As this report shows, means-tested welfare or aid to poor and low-income persons is now the third most expen sive government function. Its cost ranks below support for the elderly through Social Security and Medicare and below government expenditures on education, but above spending on national defense. Prior to the current reces sion, one dollar in seven in total federal, state, and local government spending went to means-tested welfare.
Means-tested welfare spending or aid to the poor consists of government programs that provide assistance delib erately and exclusively to poor and lower-income people. By contrast, non-welfare programs provide benefits and services for the general population. For example, food stamps, public housing, Medicaid, and Temporary Assistance for Needy Families are means-tested aid programs that provide benefits only to poor and lower-income persons. On the other hand, Social Security, Medicare, police protection, and public education are not means-tested; they provide services and benefits to persons at all income levels.
In fiscal year (FY) 2008, total government spending on means-tested welfare or aid to the poor amounted to $714 billion. This high level of welfare spending was the result of steady permanent growth in welfare spending over several decades rather than a short-term response to temporary economic conditions.
Of the $714 billion in welfare spending, $522 billion (73 percent) was federal expenditures, and $192 billion (27 percent) was state government funds. Nearly all state government welfare expenditures are required matching contributions to federal welfare programs. These contributions could be considered a "welfare tax" that the federal government imposes on the states. Ignoring these matching state payments into the federal welfare system results in a serious underestimation of spending on behalf of the poor.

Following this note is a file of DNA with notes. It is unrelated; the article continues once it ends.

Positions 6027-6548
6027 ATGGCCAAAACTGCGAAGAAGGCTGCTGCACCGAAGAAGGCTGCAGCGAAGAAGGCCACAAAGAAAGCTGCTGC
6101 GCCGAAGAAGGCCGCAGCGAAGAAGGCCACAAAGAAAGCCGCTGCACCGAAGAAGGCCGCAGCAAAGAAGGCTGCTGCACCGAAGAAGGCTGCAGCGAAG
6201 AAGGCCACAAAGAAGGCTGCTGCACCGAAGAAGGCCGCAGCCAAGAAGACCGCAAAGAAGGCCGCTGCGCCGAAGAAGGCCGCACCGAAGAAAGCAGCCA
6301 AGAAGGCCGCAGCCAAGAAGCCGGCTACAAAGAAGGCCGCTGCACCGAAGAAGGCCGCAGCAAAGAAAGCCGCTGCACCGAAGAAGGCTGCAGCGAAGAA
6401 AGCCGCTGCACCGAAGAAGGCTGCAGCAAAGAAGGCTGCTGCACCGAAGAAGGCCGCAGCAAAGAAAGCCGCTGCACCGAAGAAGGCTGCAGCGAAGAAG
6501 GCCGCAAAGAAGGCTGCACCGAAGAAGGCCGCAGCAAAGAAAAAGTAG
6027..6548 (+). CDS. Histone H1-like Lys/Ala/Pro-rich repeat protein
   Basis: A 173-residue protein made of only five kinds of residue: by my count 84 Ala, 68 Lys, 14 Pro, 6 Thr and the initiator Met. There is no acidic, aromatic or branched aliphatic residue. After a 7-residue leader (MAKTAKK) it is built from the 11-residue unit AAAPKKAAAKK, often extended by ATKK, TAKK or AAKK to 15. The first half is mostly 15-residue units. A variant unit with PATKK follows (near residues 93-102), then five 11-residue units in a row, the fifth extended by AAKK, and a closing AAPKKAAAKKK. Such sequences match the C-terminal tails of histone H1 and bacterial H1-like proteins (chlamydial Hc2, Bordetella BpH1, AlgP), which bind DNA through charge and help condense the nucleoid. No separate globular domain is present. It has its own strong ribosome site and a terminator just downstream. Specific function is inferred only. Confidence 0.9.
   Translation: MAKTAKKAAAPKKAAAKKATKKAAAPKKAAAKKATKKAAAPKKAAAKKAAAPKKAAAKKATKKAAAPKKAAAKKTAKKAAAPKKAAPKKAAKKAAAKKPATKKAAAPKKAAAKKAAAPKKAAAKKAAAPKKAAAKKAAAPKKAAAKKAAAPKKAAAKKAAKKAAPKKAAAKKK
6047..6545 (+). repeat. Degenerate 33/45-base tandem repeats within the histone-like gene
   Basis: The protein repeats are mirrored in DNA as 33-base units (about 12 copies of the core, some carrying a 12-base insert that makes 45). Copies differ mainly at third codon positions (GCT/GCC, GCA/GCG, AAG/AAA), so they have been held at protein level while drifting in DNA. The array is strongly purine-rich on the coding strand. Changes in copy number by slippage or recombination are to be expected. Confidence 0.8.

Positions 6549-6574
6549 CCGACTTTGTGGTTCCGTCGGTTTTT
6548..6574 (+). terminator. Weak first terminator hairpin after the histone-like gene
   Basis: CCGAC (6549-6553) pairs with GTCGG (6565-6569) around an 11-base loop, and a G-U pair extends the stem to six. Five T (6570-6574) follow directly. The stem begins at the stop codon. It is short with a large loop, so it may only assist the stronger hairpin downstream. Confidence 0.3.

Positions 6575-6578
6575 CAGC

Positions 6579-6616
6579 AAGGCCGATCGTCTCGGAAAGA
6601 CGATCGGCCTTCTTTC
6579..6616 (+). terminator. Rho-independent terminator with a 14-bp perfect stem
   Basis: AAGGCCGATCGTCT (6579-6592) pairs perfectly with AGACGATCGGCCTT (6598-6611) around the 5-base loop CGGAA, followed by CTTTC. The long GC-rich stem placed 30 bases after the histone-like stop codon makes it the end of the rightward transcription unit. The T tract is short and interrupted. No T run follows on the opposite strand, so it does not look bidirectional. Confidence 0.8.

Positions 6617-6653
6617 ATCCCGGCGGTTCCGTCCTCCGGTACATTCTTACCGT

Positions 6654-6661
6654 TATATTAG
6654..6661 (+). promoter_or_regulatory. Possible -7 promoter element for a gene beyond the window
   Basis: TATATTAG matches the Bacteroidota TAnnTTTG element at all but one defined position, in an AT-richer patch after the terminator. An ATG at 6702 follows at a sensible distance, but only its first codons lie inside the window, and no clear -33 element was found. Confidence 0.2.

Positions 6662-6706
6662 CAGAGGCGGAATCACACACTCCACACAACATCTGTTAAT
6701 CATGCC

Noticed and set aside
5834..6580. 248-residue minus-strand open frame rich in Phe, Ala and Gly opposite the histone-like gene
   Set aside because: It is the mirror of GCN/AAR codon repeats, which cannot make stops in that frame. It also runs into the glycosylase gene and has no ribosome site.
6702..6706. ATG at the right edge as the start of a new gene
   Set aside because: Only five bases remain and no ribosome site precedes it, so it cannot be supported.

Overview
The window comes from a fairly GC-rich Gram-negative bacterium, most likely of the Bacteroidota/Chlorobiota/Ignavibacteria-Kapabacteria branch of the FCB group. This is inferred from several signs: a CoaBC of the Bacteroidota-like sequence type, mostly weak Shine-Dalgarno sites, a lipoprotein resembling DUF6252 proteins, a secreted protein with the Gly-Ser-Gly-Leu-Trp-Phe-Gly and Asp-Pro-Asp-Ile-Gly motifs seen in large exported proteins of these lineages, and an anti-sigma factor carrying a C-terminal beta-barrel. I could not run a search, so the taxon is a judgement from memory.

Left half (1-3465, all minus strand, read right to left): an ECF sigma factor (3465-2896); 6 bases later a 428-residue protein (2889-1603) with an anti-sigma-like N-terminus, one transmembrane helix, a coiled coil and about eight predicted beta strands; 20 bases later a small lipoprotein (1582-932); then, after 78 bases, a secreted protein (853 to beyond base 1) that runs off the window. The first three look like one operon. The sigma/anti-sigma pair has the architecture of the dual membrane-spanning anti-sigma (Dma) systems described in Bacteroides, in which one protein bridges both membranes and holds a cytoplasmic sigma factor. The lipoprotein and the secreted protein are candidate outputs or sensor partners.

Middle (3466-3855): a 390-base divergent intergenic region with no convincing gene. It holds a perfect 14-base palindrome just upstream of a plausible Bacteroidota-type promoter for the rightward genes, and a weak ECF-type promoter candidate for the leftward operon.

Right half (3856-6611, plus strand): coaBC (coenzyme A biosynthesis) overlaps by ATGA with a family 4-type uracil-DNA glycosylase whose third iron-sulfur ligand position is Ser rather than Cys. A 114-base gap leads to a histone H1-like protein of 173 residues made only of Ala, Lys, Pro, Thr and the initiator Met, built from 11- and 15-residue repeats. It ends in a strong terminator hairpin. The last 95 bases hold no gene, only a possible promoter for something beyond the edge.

Of total means-tested spending in FY 2008, 52 percent was spent on medical care for poor and lower-income persons, and 37 percent was spent on cash, food, and housing aid. The remaining 11 percent was spent on social ser vices, training, child development, targeted federal education aid, and community development for lower-income persons and communities. Roughly half of means-tested spending goes to disabled or elderly persons. The other half goes to lower-income families with children, most of which are headed by single parents.
Total means-tested welfare spending in FY 2008 amounted to around $16,800 for each poor person in the U.S.; however, some welfare spending goes to individuals who have low incomes but are not below the official poverty line (about $22,200 per year for a family of four). Typically, welfare benefits are received not just by the poor, but also by persons who have incomes below 200 percent of the federal poverty level ($44,400 per year for a family of four). Around one-third of the U.S. population falls within this lower income range. On average, welfare spending amounts to around $7,000 per year for each individual who is poor or who has an income below 200 percent of the poverty level. This comes to $28,000 per year for each lower-income family of four.
Welfare spending has grown enormously since President Lyndon B. Johnson launched the War on Poverty. Wel fare spending was 13 times greater in FY 2008, after adjusting for inflation, than it was when the War on Poverty started in 1964. Means-tested welfare spending was 1.2 percent of the gross domestic product (GDP) when Presi dent Johnson began the War on Poverty. In 2008, it reached 5 percent of GDP.
Annual means-tested welfare spending is more than sufficient to eliminate poverty in the United States. The U.S. Census Bureau, which is in charge of measuring poverty and inequality in the nation, defines a family as poor if its annual income falls below official poverty income thresholds. If total means-tested welfare spending were simply converted into cash benefits, the sum would be nearly four times the amount needed to raise the income of all poor families above the official poverty line.
One may reasonably ask how government can spend so much on welfare and still have great inequality and so many people living in apparent poverty. The answer is that the Census ignores nearly the entire welfare system in its measurements. In its conventional reports, the Census counts only 4 percent of total welfare spending as income. Most government discussions of poverty and inequality do not account for the massive transfers of the welfare state